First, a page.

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For World Hypertension Day 2024, discover three of our innovative studies – SNAP2, SHIP, and OPTIMISE 2 – aiming to improve blood pressure management across the life cycle through technology and patient involvement.

A person using a blood pressure monitor and a mobile phone app to monitor and keep track of their BP.

May 17 is World Hypertension Day and dedicated to raising awareness about high blood pressure – a condition that affects millions globally and can lead to serious health issues such as heart disease and stroke.

The Nuffield Department of Primary Care Health Sciences has a deep history and wide portfolio of research into this condition and how to best manage it. So, for World Hypertension Day, we’ve selected three current projects that give some idea of the diversity and scope of hypertension-focussed projects within our department.

SNAP2: Supporting new mums with high blood pressure

Each year, many women in the UK experience high blood pressure during pregnancy, which can lead to serious complications. The SNAP2 study aims to help these women better manage their blood pressure after giving birth. Researchers are developing a programme that includes self-monitoring of blood pressure at home, adjusting medications as needed, and receiving support through digital tools. The goal is to see if this program can improve long-term blood pressure control, reduce the risk of heart problems, and save healthcare costs.

SHIP: Using technology to manage high blood pressure

The SHIP study is a ‘service evaluation” of the real-world use of a digital tool called 'Hypertension Plus', which is based on research conducted in our department. This tool enables patients and their doctors to collaboratively monitor blood pressure using at-home devices and mobile phones, with the system sending reminders and alerts to help patients adhere to their treatment plan. The study aims to determine if this technology can effectively control blood pressure, streamline the workload for healthcare providers, exploring the challenges they might face with this new technology, and reduce costs for the healthcare system.

OPTIMISE 2: Helping older adults safely reduce blood pressure medications

As people age, they often continue taking medications that were prescribed earlier in life to manage health conditions like high blood pressure. However, the balance of risks and benefits may change over time. The OPTIMISE 2 study is investigating whether it's safe for adults aged 75 and older, whose blood pressure is now in a normal range and are at an increased risk of adverse events such as falls, to reduce the number of blood pressure medications they take. The goal is to see if taking fewer medications can maintain a healthy blood pressure while improving overall quality of life and reducing potential side effects, hospital visits, and healthcare costs. The study will follow a large group of participants from all over England for up to 10 years to assess the long-term impact of this medication reduction strategy.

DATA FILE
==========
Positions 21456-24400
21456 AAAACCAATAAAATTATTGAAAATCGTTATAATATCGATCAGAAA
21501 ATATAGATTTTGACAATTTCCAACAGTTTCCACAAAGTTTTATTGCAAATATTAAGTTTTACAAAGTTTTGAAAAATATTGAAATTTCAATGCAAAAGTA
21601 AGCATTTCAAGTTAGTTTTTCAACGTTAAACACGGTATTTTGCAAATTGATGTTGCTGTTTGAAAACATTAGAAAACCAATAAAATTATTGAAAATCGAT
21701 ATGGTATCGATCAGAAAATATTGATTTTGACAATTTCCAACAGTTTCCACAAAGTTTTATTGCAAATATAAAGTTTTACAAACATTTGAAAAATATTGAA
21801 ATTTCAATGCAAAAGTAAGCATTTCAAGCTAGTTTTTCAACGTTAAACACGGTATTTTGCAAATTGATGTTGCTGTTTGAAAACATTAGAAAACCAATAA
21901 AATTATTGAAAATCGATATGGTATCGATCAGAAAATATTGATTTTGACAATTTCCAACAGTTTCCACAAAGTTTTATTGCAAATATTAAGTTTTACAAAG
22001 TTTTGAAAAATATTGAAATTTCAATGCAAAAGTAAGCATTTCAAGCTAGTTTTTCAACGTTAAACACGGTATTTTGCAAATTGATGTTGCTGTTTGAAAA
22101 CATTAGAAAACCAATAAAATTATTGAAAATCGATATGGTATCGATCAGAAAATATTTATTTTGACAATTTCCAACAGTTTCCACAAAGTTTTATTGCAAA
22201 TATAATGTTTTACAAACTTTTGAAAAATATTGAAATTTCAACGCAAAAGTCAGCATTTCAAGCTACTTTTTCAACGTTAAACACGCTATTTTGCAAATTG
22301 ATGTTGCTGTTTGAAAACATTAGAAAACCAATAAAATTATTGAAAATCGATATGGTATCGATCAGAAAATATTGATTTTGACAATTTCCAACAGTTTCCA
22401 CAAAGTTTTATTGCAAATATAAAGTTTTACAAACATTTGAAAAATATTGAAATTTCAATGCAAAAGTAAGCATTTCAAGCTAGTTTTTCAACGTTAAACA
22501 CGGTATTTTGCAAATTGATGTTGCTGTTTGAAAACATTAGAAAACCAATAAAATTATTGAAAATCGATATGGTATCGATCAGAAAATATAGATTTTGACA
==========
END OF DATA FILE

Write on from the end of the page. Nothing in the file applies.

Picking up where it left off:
A key strength across these studies is the involvement of patients as partners in the research process.

Our researchers are committed to involving patients and the public, not just as study participants, but also as advisors who help guide the research itself. Patients bring valuable expertise and lived experiences to our work, ensuring that it remains relevant, addresses the things that matter most to those affected, and is conducted in an ethical and accessible manner. All three projects include patient and public involvement members in either their trial management groups or oversight committees.

As an example, the SNAP2 study works closely with organisations such as The Motherhood Group, Action on Pre-eclampsia, Birth Companions, and the Muslim Women's Network to ensure that the research, intervention, and study materials are sensitive and suitable for women from diverse backgrounds.  Their input has been invaluable throughout the research process, from the design of the intervention itself, to plans for dissemination of findings. By actively engaging with patient and community groups, SNAP2 hopes to develop an intervention that is not only effective but also usable and accessible to the women it seeks to support.

Through this kind of focus on relevance to real-world patients, all three studies highlighted have the potential to significantly improve patient care and inform healthcare policies.

For example, SNAP2 could go on to inform the development of targeted interventions for women with hypertensive pregnancies, potentially reducing their long-term cardiovascular risk. The SHIP study could provide evidence to support the wider implementation of digital self-monitoring and self-management services in primary care, improving patient engagement and blood pressure control. The OPTIMISE 2 trial could change the way blood pressure medications are prescribed in older adults, with fewer people being expected to take multiple medications, potentially reducing the risk of medication-related harm.

Understanding and managing high blood pressure can save lives. Through research like SNAP2, SHIP, and OPTIMISE 2, we continue to contribute valuable insights into the management of blood pressure, across the life cycle, ultimately aiming to improve patient care and health outcomes in the UK and worldwide.

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